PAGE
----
Sheila McNulty The majors scaling back refining globally; not in hotspots for growth

The US oil majors have not just decided that refining is not going to be profitable in the US, it seems, but in other parts of the world as well. ConocoPhillips said on Wednesday it has informed Saudi Aramco it will end participation in the new refinery project being built in Yanbu Industrial City.

From the press statement by Willie Chiang, senior vice president, refining, marketing and transportation:

The quality of Saudi Aramco as a partner and significantly reduced capital costs from the recent re-bidding process made it a very difficult decision for us. We ultimately decided this project was not consistent with our current strategy to reduce our downstream footprint. We value and look forward to continuing our relationship with Saudi Aramco.

ConocoPhillips, along with Chevron and other major integrated oil companies, have decided in recent months to scale down their refining activities. The division has been hit by a drop in demand from the economic downturn, as well as a move to ethanol and other biofuels, and energy efficiency efforts. That carbon legislation is expected to eventually hit the carbon-intensive sector hard is another reason to get out.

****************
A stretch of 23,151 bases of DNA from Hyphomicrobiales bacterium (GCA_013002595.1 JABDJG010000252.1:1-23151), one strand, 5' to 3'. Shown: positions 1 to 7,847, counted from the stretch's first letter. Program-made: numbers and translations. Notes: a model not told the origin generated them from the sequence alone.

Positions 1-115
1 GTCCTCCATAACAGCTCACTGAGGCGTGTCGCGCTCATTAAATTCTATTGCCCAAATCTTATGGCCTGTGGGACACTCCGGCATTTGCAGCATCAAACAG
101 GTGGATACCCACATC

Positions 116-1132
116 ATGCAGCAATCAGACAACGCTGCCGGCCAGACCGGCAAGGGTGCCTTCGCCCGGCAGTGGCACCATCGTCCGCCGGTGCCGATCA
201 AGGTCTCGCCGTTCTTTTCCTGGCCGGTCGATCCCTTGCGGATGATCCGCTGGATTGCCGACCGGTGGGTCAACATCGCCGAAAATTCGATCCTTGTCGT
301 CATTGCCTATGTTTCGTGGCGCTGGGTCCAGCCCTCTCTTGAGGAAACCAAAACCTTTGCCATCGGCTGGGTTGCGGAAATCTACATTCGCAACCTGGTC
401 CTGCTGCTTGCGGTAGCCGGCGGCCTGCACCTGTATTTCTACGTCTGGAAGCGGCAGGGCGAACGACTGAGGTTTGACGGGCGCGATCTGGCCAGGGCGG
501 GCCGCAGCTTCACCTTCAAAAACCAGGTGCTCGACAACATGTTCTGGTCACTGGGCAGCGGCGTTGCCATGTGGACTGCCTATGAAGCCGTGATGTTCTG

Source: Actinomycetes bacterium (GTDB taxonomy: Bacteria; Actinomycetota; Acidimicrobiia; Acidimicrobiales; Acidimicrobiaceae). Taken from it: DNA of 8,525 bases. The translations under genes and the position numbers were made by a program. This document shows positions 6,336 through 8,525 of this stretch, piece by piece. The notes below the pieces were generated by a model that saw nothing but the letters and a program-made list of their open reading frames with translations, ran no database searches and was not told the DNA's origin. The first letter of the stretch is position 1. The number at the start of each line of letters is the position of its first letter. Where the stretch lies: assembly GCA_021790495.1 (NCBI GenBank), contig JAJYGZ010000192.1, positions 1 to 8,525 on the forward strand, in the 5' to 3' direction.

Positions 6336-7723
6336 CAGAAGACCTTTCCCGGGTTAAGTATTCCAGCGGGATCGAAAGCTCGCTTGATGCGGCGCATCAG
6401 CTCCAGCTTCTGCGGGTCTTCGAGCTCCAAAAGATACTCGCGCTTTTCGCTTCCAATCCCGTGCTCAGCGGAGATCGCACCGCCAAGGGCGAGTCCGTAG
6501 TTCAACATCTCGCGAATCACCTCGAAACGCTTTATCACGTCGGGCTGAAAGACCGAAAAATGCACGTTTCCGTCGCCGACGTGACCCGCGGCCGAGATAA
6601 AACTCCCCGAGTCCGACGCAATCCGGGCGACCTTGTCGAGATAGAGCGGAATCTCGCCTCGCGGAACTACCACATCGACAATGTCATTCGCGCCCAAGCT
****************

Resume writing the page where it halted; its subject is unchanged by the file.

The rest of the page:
On top of that, PFC Energy noted in a recent report that the refining capacity of the international oil companies is primarily stuck in declining mature markets, while the state-owned national oil companies are positioned well to meet changing global demand dynamics.

In other words, the majors are largely scaling back their refining is because they are in markets with declining demand. Had they been located in the high growth markets of China and India, for example, they might not be pulling back.

Nonetheless, John Watson, Chevron’s chief executive, told the FT that the US’ second biggest oil company will remain an integrated company, doing both exploration and production, as well as refining and marketing for years to come. In some cases it is beneficial to have a refining operation to put to use what comes out of the ground. And he believes the company can still earn a fair return from refining.

Nonetheless, Chevron is moving forward with plans announced in March to cut a further 2,000 positions in its refining and marketing division as it reduces its global downstream workforce by 3,900 employees or about 20 per cent over two years. The cutbacks, which follow 1,900 announced last year, will come as the company sells refining and marketing assets in Europe, including its Pembroke refinery; the Caribbean; and parts of Central America to reduce exposure to this poorly performing segment.

Watson says it is too early to say if any bids have come in on the Pembroke refinery, but noted, “We’re not desperate to sell.”

Related links:

Will a product squeeze see oil prices keep rising? – FT Energy Source
A continuing refining headache - FT Energy Source